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Bin Laden associate transferred from CIA to Gitmo

  • Story Highlights
  • NEW: Muhammed Rahim captured in Pakistan in 2007, media reports say
  • Rahim transferred from CIA custody
  • U.S.: Rahim helped plan bin Laden's escape from Tora Bora, Afghanistan, in 2001
  • Rahim joins 15 other high-value detainees at Guantanamo of 280 total detainees
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From Mike Mount
CNN
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WASHINGTON (CNN) -- The U.S. military has put a close associate of Osama bin Laden in prison at Guantanamo Bay, Cuba, the Pentagon said Friday.

Muhammed Rahim, an Afghan and high-level member of al Qaeda, was delivered to the U.S. military after being held by the CIA for an undisclosed amount of time, Pentagon spokesman Bryan Whitman said.

Rahim prepared Tora Bora as a hiding place for bin Laden and helped plan the exit strategy for al Qaeda fighters and bin Laden in 2001 as the U.S. military closed in, Whitman said.

According to a statement from the CIA, obtained by CNN, Rahim is a "tough and seasoned jihadist," with combat experience dating back to the 1980s.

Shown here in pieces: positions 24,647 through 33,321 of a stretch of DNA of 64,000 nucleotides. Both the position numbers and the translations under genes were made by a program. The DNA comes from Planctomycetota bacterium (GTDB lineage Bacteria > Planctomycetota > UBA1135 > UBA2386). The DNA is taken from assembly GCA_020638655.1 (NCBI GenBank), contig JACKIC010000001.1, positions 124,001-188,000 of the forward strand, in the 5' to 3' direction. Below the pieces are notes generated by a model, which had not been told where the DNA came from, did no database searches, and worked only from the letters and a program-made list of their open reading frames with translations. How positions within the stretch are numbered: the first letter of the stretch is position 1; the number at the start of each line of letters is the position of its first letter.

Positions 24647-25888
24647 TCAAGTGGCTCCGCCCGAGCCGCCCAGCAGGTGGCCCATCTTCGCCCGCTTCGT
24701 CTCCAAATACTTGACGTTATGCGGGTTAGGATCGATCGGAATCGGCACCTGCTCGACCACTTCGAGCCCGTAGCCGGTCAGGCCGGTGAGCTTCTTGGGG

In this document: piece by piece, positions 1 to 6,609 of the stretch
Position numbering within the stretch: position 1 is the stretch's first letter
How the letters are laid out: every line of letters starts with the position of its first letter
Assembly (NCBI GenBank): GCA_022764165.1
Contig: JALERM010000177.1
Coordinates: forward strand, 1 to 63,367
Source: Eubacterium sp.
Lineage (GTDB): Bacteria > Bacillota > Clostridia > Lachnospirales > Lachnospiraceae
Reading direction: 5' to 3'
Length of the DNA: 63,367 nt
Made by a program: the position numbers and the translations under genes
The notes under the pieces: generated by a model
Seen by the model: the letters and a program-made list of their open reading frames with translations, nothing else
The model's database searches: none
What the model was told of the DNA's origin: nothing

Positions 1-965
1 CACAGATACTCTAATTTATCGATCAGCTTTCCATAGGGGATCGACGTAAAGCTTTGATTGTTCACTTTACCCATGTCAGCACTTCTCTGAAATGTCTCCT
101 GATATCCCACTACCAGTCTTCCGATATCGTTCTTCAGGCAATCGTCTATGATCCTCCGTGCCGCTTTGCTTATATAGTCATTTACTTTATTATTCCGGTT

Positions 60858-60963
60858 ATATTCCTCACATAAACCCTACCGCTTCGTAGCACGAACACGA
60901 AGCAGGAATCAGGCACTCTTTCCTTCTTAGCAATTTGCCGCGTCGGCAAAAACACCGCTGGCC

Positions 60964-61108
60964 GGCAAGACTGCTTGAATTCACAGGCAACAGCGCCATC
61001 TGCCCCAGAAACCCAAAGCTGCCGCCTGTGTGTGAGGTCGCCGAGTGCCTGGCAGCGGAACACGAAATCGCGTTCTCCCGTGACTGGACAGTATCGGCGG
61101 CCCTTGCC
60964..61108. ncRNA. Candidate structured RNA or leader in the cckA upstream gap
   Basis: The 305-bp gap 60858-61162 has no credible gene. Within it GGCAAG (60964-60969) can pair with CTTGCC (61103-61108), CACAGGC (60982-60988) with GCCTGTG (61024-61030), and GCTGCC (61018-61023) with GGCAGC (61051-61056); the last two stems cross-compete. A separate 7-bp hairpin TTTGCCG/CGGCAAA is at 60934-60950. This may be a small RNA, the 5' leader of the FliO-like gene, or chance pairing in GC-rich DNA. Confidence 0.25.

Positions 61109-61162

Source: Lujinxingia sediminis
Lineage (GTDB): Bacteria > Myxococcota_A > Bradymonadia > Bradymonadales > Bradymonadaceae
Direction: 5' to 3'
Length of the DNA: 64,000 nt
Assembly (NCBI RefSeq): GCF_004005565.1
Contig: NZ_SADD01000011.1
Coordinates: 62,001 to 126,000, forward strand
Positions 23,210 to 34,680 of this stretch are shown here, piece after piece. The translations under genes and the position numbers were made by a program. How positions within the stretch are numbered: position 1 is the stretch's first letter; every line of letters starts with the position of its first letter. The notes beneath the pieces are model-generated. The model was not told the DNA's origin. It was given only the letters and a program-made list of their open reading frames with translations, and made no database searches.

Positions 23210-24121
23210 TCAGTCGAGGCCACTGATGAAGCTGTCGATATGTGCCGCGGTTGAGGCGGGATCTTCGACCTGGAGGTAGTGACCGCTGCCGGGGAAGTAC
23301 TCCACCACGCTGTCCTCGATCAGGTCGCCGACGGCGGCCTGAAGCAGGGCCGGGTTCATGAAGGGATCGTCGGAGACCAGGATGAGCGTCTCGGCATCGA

He was detained by the CIA in the summer of 2007 after, according to media reports, being captured in Lahore, Pakistan, by the Pakistanis. U.S. officials would not confirm those reports.

The CIA statement says Rahim is best known as a personal facilitator and translator for bin Laden and other al Qaeda leaders. He speaks numerous languages and knew the Afghan-Pakistan border region very well. As a courier he had high-level contacts.

He allegedly sought chemicals for an attack on U.S. forces in Afghanistan and tried to recruit people with access to U.S. bases there, according to the CIA statement.

Rahim joins 15 other high-value detainees at Guantanamo Bay who were also once held by the CIA, including alleged mastermind of the September 11, 2001, attacks, Khalid Sheik Mohammed.

Pentagon officials said about 280 detainees are now at Guantanamo.

The last previous high-value detainee transferred to U.S. military custody was Abd al Hadi al Iraqi in April 2007. He is considered one of al Qaeda's most senior and experienced operatives, according to U.S. officials. E-mail to a friend E-mail to a friend

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